Knight said not to evacuate due to a call but when there is a suspicious device, and administrators should look for indicators that would credit or discredit the threat.
“Is testing going on? A lot of times bomb threats come in when there’s testing,” she said.
If there are any problems faculty members are encountering that could be a factor or disgruntled parents should be taken into consideration.
“Look for suspicious packages, a suspicious person in the building,” Knight warned. “Sometimes our schools are fairly easy to get into, and we like that we like having parents coming in and staying in touch with people in the community. Have you seen someone suspicious around the building, was someone spotted running across the football field? Look for signs of forced entry, or previous threats.”
There were additional evacuation considerations that Knight explained to the board.
“Students should be evacuated a minimum of 1,000 feet away from the facility,” she said. “If that’s not possible, we need to have some kind of shielding they can get behind. Most injuries to students occurred during the evacuation — they’re injured along the route, or their evacuation area, or they’re evacuated to an active shooter.”
“Sometimes things trigger an evacuation to bring students to the shooter,” she said. “He said that 90 percent of the time, if someone called, there is no bomb. It’s just a prank or for power or control. According to the FBI and the (Bureau of Alcohol, Tobacco and Firearms) nearly all bomb threats are false. That’s highly unusual. Do not evacuate until you have law enforcement there for security and coverage.”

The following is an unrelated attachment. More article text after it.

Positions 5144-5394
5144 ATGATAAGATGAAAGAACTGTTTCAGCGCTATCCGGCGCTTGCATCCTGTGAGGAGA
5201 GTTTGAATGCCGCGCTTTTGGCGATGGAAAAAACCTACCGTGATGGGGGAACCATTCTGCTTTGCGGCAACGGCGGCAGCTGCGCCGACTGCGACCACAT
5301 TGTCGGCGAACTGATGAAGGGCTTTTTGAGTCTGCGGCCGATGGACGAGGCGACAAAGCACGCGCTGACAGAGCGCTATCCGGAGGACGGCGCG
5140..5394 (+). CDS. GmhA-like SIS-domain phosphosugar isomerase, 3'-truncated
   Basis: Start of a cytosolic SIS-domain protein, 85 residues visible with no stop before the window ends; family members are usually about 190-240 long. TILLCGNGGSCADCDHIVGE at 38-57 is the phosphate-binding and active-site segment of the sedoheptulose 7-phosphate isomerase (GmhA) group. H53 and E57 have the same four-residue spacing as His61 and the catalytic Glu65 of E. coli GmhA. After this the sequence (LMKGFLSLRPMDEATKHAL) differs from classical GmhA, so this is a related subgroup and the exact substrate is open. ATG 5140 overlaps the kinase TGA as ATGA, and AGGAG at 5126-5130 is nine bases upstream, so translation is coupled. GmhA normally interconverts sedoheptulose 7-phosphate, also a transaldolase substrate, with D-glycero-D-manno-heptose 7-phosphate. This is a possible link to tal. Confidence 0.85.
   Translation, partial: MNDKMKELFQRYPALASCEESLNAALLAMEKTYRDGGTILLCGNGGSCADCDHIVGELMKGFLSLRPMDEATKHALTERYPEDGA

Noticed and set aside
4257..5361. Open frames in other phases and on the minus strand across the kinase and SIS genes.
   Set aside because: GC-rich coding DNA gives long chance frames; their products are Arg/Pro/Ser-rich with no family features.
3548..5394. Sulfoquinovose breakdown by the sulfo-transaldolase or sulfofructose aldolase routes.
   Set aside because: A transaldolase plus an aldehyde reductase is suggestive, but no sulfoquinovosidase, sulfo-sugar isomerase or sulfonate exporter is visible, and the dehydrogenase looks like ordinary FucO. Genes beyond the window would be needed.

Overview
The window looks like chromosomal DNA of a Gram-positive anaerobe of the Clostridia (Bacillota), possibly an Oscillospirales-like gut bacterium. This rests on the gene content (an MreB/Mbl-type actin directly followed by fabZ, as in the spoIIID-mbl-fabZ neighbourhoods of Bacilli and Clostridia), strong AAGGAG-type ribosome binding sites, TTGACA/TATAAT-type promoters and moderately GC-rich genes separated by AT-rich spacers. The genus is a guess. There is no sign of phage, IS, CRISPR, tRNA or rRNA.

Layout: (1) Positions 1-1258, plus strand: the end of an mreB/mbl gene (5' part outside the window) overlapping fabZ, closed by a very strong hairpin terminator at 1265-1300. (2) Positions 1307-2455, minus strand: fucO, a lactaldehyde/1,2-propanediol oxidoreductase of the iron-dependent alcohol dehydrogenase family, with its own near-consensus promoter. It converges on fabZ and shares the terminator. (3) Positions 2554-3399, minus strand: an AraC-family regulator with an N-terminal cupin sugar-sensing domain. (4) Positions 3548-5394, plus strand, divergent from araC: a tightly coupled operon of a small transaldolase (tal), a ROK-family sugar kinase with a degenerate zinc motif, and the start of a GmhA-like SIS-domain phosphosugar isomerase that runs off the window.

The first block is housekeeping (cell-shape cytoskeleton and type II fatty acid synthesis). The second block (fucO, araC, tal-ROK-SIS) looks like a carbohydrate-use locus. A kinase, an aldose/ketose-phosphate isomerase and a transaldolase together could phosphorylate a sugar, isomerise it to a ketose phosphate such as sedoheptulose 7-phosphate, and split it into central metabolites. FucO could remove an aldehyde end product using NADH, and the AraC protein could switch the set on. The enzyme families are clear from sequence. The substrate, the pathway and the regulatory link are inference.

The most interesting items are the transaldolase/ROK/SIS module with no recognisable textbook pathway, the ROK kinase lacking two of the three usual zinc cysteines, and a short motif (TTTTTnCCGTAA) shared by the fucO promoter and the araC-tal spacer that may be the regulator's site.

Superintendent Randy Shearouse said he wanted Knight to address the board because the personnel involved in safety planning have been going to training and learning about this method, and he wanted to the board to know about it.
“We want to do the best job we can do to keep our kids safe,” he said. “We want to schedule a time with GBI to come talk about bomb threats so we can take whatever steps we need to take.”
Board member Troy Alford asked if it is up to the principal if students are dismissed early in the event of a bomb threat close to the end of the day.
“You could imagine what the risk would be if you go home too early — people are going to call in a bomb threat to go home,” Shearouse said.